Shawn Barerra-Leaf, a Michigan mother who is calling for all prosecutors to be held accountable.

A Mother’s Plea 

For most of my life I paid little attention to our criminal legal system. Like most Americans, I naively believed that the system was equitable, with people who commit crimes getting what they rightly deserve at the hands of prosecutors dedicated to pursuing justice in a way that is fair.  

Now that my family has been caught up in that very system for the past three years, I’ve come to realize how blind I was to it I was -- especially about local prosecutors and the power they wield over peoples’ lives. I’ve come to learn that the main goal of nearly all prosecutors is not to seek justice, but instead to push for convictions no matter the collateral damage for all involved. This philosophy and prosecutorial conduct are fueling the mass incarceration problem we face today in the United States.  

As pointed out in the ACLU report Unlocking the Black Box, which makes the compelling case that we need to demand more transparency from our prosecutors as one key way to begin changing a system that has clearly failed, our country now has nearly 25 percent of the world’s jail and prison populations despite having less than 5 percent of the world's population. We have more people behind bars than anywhere else on the planet.  

My son Gabe is one of them.  

My family’s interaction with the criminal legal system began in 2017 when Gabe (then 24) was arrested for having eight pictures on his phone that he’d taken of two adolescent boys’ genitals. Gabe did not sell these pictures. He did not put them on the internet. The pictures were only on his phone. I’m not saying Gabe was innocent of any wrongdoing. He committed a crime, and deserved to be held accountable. Throughout the process there was not one minute that Gabe did not take responsibility for his actions. But none of this mattered to the Grand Traverse County Prosecutor. It was truly shocking and deeply disturbing to see the vengeance with which she went after Gabe. In that regard, justice was definitely not served.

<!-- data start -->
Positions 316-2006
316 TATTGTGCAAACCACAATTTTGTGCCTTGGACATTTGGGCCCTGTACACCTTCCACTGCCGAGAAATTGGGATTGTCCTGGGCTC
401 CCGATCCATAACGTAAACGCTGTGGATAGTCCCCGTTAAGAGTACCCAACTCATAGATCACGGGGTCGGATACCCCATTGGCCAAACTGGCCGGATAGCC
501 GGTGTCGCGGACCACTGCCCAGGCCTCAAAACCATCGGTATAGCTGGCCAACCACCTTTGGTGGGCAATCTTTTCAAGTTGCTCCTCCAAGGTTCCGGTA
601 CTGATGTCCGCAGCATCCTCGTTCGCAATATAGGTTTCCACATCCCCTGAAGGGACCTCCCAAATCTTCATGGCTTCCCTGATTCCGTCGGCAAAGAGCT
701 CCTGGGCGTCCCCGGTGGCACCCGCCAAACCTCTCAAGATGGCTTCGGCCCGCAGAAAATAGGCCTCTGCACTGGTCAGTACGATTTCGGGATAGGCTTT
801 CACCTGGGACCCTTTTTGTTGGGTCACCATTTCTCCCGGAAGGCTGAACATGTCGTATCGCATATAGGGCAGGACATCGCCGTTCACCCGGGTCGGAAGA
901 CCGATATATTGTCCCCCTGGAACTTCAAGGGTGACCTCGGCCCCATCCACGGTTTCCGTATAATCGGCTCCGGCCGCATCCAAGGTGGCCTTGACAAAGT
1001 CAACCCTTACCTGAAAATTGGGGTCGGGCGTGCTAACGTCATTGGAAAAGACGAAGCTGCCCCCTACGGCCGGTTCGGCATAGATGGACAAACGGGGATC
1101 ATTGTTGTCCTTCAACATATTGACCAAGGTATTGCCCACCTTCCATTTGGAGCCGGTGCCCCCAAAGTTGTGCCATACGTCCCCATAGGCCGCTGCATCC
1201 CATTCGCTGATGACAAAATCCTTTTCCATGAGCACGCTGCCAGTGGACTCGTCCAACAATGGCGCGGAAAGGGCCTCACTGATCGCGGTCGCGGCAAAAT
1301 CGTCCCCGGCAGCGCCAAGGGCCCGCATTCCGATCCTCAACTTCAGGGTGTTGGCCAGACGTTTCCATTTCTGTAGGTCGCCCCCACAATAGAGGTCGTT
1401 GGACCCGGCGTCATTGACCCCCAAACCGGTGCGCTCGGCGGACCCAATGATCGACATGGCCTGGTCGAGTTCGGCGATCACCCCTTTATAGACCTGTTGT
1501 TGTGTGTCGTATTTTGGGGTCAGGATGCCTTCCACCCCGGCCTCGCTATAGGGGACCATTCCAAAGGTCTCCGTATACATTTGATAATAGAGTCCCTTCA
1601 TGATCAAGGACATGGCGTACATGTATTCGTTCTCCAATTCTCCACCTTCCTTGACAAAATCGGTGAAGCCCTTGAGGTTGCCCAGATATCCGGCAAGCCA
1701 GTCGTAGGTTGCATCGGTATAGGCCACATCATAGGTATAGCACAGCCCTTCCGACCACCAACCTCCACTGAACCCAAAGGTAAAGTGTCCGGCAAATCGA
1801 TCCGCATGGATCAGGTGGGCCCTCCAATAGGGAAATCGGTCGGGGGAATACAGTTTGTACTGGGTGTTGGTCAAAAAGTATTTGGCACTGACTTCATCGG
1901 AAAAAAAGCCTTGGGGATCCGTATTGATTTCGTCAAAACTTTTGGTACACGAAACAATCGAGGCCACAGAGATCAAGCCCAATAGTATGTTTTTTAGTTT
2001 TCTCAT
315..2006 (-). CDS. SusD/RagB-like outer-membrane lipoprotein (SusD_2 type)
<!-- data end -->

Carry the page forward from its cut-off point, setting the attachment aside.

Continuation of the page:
I say that because after he was arrested, Gabe – who attended the University of Michigan with plans of c becoming a doctor – began seeing a counselor. After some time in therapy, what emerged was that Gabe himself was a victim of many sexual assaults. First at age 11, when he was molested repeatedly by a teenage boy who lived in our neighborhood. Second by a trusted friend when he was in high school. And lastly in the later years of college when he was a victim of a violent assault. The trauma of these assaults and molestations, which Gabe kept to himself because of the shame he felt, affected him deeply.   

As I said, Gabe never told us what happened to him. Others did not notice any difference in his behavior. He continued to be a leader among his peers, remained fun and outgoing around others, and never got into any trouble. But, as a mother, I could tell that something had changed. I could see him becoming more withdrawn, but never pressed him to tell me what was going on. Looking back, I wish I had. Maybe we wouldn’t be where we are today if I did. One of the things the counselor explained was that Gabe’s behavior as an adult was directly related to the abuse that he suffered as a child and the ongoing trauma of his early adulthood.